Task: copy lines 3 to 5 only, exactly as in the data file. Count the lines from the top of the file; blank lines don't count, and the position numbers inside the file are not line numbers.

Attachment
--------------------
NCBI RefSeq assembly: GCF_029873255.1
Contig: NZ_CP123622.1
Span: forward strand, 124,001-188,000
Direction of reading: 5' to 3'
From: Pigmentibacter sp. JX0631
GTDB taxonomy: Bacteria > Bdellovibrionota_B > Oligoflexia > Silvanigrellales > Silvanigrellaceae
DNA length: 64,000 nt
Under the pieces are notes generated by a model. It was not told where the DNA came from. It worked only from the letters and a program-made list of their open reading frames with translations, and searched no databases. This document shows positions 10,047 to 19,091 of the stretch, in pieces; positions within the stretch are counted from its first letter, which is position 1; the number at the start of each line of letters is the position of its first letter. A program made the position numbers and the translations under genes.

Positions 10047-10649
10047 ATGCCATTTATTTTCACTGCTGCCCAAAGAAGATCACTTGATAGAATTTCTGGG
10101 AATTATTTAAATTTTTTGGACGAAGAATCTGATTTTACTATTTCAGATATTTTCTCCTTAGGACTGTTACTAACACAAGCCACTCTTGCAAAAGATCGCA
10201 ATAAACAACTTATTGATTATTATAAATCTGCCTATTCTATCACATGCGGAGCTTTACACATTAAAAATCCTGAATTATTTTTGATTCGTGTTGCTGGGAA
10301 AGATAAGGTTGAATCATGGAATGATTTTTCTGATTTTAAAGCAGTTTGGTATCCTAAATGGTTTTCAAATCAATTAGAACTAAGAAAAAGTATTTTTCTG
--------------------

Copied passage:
Span: forward strand, 124,001-188,000
Direction of reading: 5' to 3'
From: Pigmentibacter sp. JX0631